8. Doc Holiday

    This image of Blankfein, the narcotic/derivative dealer, the Goldman/Al Capnoe being saved by taxpayers is priceless — there are two sides to every floating gangland deal and in this case, Blanfranenstein needs to just go under and float away…

    Also see: The chain of command on the levee started at the top with committeeman Michael “Hinky Dink” Kenna and Alderman Bathouse John Coughlin, bosses of the First Ward, the wealthiest plot of real estate (it contains the Loop) in the Midwest.

    @ –>’s-outfit-chicago’s-first-ward-democratic-organization-and

    1. Cynthia

      There’s no doubt that Wall Street has turned into one big giant casino where gambling addicts get a high by slicing and dicing up stocks and day trading the livin’ stew out of them. So I think that slapping a sin tax on these glorified day traders will go a long way towards taking the casino out of Wall Street.

      Then maybe Wall Street can get back to the business of investing in companies for the long haul, thereby stimulating job creation in the real economy where actual goods are made and services are actually delivered. And if Wall Streeters refuse to kick their gambling addiction, they can very well pack up their bags filled with all sorts of money-making slice’n’dicers and day-trading sauces and move to a sleazy place in the world where they’re free to gamble away like there’s no tomorrow, while hanging out with other sleazy characters like themselves, namely prostitutes, drug dealers and gunrunners.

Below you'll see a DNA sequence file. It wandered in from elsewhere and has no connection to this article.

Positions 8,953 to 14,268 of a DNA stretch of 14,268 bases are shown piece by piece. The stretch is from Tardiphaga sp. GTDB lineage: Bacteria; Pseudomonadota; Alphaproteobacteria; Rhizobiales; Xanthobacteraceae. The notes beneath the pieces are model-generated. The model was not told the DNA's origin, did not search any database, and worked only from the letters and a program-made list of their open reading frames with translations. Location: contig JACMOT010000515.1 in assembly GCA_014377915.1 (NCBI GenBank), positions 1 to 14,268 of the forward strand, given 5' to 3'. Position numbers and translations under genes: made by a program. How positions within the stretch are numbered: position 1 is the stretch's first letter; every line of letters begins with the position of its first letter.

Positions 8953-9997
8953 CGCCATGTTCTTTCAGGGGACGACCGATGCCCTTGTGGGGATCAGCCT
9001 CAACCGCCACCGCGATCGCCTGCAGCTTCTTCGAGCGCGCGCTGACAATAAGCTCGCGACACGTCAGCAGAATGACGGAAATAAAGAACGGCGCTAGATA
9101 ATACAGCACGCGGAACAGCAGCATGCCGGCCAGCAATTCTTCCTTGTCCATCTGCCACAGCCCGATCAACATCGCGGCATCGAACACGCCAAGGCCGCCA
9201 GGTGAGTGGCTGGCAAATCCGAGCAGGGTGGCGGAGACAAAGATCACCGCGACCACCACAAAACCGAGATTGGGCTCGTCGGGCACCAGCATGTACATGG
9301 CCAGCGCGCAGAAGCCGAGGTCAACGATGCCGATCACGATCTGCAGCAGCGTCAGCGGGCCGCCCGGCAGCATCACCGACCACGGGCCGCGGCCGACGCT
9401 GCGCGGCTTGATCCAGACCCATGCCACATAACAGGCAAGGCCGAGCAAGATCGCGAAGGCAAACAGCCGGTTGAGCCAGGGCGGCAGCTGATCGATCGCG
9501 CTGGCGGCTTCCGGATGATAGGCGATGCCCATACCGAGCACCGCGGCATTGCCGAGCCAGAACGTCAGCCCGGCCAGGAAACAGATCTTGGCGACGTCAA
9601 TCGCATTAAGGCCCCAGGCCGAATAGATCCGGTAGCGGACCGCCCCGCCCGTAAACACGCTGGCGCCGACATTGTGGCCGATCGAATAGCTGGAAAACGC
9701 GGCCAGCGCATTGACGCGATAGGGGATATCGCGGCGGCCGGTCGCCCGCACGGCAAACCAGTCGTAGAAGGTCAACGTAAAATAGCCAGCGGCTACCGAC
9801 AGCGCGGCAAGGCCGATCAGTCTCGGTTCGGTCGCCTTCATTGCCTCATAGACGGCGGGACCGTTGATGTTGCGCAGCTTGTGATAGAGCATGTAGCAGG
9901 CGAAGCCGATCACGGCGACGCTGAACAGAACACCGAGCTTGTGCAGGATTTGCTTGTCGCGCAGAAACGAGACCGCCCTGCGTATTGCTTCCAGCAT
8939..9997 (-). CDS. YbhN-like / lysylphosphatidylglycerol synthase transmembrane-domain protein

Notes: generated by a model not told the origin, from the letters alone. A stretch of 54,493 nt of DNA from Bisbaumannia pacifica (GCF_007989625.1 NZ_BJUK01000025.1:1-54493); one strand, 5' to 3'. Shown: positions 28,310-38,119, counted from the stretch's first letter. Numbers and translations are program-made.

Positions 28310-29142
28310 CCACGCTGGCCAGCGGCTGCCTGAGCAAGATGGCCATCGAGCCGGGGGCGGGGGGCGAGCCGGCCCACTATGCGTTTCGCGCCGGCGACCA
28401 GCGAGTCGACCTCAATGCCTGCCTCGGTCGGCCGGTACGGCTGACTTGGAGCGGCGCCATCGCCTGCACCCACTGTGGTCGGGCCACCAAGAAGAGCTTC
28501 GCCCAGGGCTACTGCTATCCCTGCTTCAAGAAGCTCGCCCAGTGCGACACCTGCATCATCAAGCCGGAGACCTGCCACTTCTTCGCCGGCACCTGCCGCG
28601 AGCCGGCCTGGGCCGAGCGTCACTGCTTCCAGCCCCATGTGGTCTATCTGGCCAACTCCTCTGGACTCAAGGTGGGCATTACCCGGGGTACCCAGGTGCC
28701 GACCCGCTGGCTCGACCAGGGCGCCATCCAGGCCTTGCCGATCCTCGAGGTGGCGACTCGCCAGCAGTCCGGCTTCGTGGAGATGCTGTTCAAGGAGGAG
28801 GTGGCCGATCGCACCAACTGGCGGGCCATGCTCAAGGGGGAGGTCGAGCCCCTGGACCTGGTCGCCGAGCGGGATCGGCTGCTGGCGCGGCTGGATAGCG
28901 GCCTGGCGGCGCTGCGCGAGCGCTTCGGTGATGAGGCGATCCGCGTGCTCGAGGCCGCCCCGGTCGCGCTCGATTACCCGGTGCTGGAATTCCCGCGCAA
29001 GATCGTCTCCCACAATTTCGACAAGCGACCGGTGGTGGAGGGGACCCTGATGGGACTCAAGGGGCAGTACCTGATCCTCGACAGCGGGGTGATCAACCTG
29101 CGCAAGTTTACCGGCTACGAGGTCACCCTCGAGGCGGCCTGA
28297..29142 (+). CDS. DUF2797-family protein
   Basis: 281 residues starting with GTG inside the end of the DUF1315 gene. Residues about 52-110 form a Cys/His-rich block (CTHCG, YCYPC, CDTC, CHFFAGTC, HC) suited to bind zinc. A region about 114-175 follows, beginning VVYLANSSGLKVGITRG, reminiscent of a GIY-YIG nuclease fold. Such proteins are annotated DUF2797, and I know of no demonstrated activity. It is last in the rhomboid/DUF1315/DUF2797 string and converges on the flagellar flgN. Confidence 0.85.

And I swear if Obama reneges on his promise to repeal the Bush tax cuts for the rich, as he is reneging on his promise to enact meaningful health care and financial reform, I’ll head up a left-wing tea party and see to it that Obama and his pack of Blue Dogs are all thrown in the pound and never allow to roam the streets of DC again!!!

  9. Doc Holiday